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The Magic Cafe Forum Index » » The tricks are on me! » » Preparing for Assisted Living Home Gig (1 Likes) Printer Friendly Version

TyTheMagician
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Sometime in the next two weeks, I'll be performing walk around for the residents of an assisted living home to provide the residents with some (hopefully) good entertainment and gain more experience performing myself. I already know what effects I'd like to do, but I'm not sure if I've chosen too many or if some don't play well in a retirement home. Any advice?
-Professor's Nightmare
-Extreme Burn 2.0
-Infinitum or my own rubber band routine
-5 and 1 Transept
-Invisible Deck
-Handkerchief through Handkerchief
-Sloppy Shuffle Triumph
-Card through Handkerchief
-Coins Across
-Dr. Daley's Last Trick
-Ambitious Card

Does anyone also have any other performing advice on performing for the elderly?
Theodore Lawton
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A lot of this depends on how receptive your audience is. Meaning, how well their eyesight and hearing still work. How well their mind functions. Keep in mind too that old people often have arthritis and so it can be difficult to do some 'in the hands of the spectator' stuff. You have to be very gentle with them.

Even for walk around, with older folks you might want to consider bigger, colorful and tricks that are not too involved with them having to remember anything.

Not knowing your specific audience I'll make some comments regarding your trick selection. Take it with a grain of salt and "know your audience."

Professor's nightmare will be good. Easy to see and easy to follow.

Extreme Burn should work well for those with decent eyesight. You could even up the contrast with paper to bills, etc. 5 and 1 Transpo might be difficult for the arthritic.

I wouldn't do the rubber band magic. It might work, but it could be hard for many of them to see. Only my opinion.

Invisible Deck will be okay as long as they are well functioning mentally and can "select" and remember their card. The contrast of the back showing will help them see some "magic" has happened and if their eyes are working well they will be able to see the pips when you reveal it.

The handkerchief tricks should play well. I probably wouldn't do both for the same person, but maybe you have a set worked out with them. Silks are popular and fun.

Slop shuffle should work well, for the same reasons as the ID. Contrast and easy to follow. You mess up the cards and voila.

Coins across is visual and pretty easy to follow. Should work well.

Dr Daley- Again, it's in the hands, could be difficult. Maybe if they are shaky of arthritic you can set the cards down on a surface. Red and black contrast should be easy to follow.

ACR- Easy to follow plot. Card keeps coming to the top. This should work well in my opinion.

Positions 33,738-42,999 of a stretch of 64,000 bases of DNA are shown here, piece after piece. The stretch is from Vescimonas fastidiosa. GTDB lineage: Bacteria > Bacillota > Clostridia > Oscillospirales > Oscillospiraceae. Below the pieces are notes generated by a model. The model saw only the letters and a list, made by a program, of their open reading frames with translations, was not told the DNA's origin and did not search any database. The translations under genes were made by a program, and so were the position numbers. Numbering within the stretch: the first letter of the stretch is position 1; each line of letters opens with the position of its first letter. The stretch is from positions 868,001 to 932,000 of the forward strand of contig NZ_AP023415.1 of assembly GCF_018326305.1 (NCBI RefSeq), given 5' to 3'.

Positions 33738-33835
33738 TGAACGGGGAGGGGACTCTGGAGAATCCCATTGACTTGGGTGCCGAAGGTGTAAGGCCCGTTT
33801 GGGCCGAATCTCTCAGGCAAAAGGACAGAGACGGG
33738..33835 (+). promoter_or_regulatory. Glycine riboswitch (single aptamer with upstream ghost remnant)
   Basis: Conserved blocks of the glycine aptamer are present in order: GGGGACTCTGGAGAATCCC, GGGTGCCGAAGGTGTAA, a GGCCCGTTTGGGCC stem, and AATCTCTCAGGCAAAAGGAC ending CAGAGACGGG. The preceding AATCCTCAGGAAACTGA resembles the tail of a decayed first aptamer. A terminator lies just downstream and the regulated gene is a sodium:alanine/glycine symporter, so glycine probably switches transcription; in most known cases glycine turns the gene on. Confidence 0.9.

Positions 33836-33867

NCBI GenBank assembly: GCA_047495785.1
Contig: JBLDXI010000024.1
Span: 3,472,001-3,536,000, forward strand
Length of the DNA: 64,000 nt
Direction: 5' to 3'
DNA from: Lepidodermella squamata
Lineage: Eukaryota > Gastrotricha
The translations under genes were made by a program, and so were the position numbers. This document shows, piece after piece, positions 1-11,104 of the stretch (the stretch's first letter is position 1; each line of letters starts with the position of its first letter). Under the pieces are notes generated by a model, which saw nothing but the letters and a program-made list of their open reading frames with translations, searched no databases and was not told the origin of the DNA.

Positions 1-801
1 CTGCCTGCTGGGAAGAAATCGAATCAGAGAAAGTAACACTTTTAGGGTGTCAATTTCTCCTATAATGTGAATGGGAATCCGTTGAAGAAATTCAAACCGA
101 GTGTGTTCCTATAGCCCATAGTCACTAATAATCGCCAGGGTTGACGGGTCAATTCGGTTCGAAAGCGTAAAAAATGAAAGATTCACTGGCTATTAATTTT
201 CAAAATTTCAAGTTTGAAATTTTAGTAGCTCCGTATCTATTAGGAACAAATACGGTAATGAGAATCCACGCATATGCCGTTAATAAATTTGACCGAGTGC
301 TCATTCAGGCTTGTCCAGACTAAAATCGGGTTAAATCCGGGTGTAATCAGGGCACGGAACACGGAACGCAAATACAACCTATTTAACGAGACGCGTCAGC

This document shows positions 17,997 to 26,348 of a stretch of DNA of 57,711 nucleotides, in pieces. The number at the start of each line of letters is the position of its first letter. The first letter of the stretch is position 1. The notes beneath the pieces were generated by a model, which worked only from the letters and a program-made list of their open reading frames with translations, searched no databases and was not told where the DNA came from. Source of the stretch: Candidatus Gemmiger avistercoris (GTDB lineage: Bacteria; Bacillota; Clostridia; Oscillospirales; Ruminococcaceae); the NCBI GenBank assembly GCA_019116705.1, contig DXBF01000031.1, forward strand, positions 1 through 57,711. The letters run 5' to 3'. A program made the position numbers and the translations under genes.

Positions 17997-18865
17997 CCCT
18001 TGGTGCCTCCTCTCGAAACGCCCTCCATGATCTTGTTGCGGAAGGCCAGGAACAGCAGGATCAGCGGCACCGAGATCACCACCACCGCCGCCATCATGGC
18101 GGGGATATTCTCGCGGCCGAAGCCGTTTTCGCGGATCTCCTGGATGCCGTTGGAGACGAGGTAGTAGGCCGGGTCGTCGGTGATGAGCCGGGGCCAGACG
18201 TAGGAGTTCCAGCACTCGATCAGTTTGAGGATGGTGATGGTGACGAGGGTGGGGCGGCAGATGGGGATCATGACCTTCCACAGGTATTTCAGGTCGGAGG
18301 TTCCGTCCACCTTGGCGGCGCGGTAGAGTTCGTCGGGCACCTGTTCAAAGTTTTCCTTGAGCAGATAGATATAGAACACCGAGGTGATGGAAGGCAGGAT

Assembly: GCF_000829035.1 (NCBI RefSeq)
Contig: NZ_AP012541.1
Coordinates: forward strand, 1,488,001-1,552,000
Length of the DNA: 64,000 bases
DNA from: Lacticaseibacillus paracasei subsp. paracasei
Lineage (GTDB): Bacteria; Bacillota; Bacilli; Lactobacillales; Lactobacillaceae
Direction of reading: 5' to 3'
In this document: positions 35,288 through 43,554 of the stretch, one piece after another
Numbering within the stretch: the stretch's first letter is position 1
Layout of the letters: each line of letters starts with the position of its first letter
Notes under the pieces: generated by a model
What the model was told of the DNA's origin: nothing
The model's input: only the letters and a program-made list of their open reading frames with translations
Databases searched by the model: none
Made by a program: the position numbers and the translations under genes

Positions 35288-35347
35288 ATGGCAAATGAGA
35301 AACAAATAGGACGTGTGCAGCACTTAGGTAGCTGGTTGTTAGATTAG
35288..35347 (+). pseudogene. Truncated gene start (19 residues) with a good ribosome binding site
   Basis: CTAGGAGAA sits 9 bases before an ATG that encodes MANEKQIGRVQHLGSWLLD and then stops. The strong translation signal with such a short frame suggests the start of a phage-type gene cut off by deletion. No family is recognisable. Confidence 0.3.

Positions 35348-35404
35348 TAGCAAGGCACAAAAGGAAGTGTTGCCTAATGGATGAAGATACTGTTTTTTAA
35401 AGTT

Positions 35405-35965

And really- these are just my opinions based upon working with elderly people. Your results may vary. It entirely depends upon the state of the spectator. Well, and your presentation; of course, but big and colorful and easy to follow are always the best bets in this situation. You could also be ready to do some in the hands stuff with the people who seem able to do it with you.

Maybe try breaking your tricks into sets with some that have in the hands magic and some not and be ready to jazz on the fly depending on how the situation plays out.

Most importantly, HAVE FUN! Make them laugh, talk to them and make the show all about them. Your magic is secondary to spending time with these people. They will appreciate YOU more than the magic in many cases. Especially if you are funny, nice and personable and willing to listen.

And be prepared to listen. Some people will want to talk more than they want to see magic. Humor them and chat. You may be the first visitor they've had in a long time and you could be their last!

Go make their day and God bless you!

Theodore-
Magic is the bacon in the breakfast of life.

............................................

God bless you and have a magical day
TyTheMagician
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Thanks for the advice. One more question, though. With the ACR, should I have the card signed? Do you think the residents will be able to write their name on their card?
Theodore Lawton
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If they can, I would. It just depends on your audience. Let us know how it goes.
Magic is the bacon in the breakfast of life.

............................................

God bless you and have a magical day
robvh
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I'm interested to hear how it went also as I've recently been asked if I would be willing to perform close-up magic for a small group in an assisted living home.
santaknows
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I can't tell from your post whether you are planning on a strolling or club-type show. If strolling, keep each effect short, big and colorful. Your interaction with the residents is more important than the effects you perform. If club-type, audience participation is always good but you may encounter constraints if the residents are wheel-chair bound.
TyTheMagician
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Well, I called yesterday. The assisted living facility said that many of the residents are highly functional, and that they would rather have me do a 30 minute-1 hour show for all of them in a few weeks. This means I'll have to cut and add quite a few things, but luckily, Mark Wilson's course has quite a few tricks suitable for a large audience!

I'll let you all know how the show goes when I do it.
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